You host and produce the Entertainment Law Update Podcast, which is available at www.EntertainmentLawUpdate.com, as well as iTunes. Can you tell our audience, many whom produce, publish, and promote online video, what they could stand to gain from following your podcast show and learning about entertainment law?
The podcast is designed to be sort of a high-level education on the legal issues, cases and news items that are coming up every month. My co-host and I get together via Skype about once a month and talk through a bunch of cases, decisions, and issues that have arisen in the last month or so; and we cover those legal issues in some depth. We tend to use the legal shorthand. Our audience is largely lawyers, law students, and executives in this industry who are thinking about these things already. But I think everybody who listens will take something away and learn some of the rules and also how the law works and evolves and gets applied to these situations.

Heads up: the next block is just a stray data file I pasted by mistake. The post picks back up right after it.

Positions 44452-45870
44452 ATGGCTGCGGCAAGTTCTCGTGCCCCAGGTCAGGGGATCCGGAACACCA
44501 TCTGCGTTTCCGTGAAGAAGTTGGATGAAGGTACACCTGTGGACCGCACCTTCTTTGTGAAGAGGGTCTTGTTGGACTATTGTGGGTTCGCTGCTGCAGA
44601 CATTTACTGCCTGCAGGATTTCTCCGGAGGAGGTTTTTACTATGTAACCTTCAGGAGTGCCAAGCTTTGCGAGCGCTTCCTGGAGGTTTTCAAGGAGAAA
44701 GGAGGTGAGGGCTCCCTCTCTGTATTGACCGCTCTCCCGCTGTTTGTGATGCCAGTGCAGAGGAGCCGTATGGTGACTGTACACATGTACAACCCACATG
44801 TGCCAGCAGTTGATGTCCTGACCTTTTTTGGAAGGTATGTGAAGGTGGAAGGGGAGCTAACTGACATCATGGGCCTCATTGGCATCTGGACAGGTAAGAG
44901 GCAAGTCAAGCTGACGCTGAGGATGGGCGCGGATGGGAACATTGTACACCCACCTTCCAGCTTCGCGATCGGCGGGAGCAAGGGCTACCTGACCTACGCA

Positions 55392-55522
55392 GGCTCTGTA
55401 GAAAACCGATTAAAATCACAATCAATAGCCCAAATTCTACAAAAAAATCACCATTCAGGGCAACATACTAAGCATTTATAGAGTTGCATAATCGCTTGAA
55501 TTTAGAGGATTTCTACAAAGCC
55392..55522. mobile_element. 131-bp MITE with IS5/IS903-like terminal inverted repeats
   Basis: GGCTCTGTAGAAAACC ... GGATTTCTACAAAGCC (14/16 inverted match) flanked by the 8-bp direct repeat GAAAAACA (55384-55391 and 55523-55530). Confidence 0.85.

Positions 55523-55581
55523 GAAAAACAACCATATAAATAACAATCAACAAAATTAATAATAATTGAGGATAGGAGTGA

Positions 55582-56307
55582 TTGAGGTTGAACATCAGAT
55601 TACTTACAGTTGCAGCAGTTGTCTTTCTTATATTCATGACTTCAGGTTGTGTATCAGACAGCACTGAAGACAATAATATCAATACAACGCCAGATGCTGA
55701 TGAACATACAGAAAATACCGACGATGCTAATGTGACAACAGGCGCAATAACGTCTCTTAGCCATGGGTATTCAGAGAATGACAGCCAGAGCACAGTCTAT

New Media Producer's Legal Survival Guide
Tell us about your eBook you have out right now, the "Podcast, Blog and New Media Producer's Legal Survival Guide.”
Well I realized as a podcaster myself, and thinking about these kinds of issues, that so many podcasters, bloggers, and new media producers are really doing it at the hobbyist level; or they're brand new, just getting started, and can't really afford a the expense of hiring a lawyer. So I thought this was a great area that needs to be covered, since the information is just not getting out there. I sat down and over the course of a few months and put together a summary of the legal issues that we've talked about today: Copyrights, contracts, trademarks, libel, slander, privacy rights, publicity rights, fair use rights – and I compiled it all into an eBook.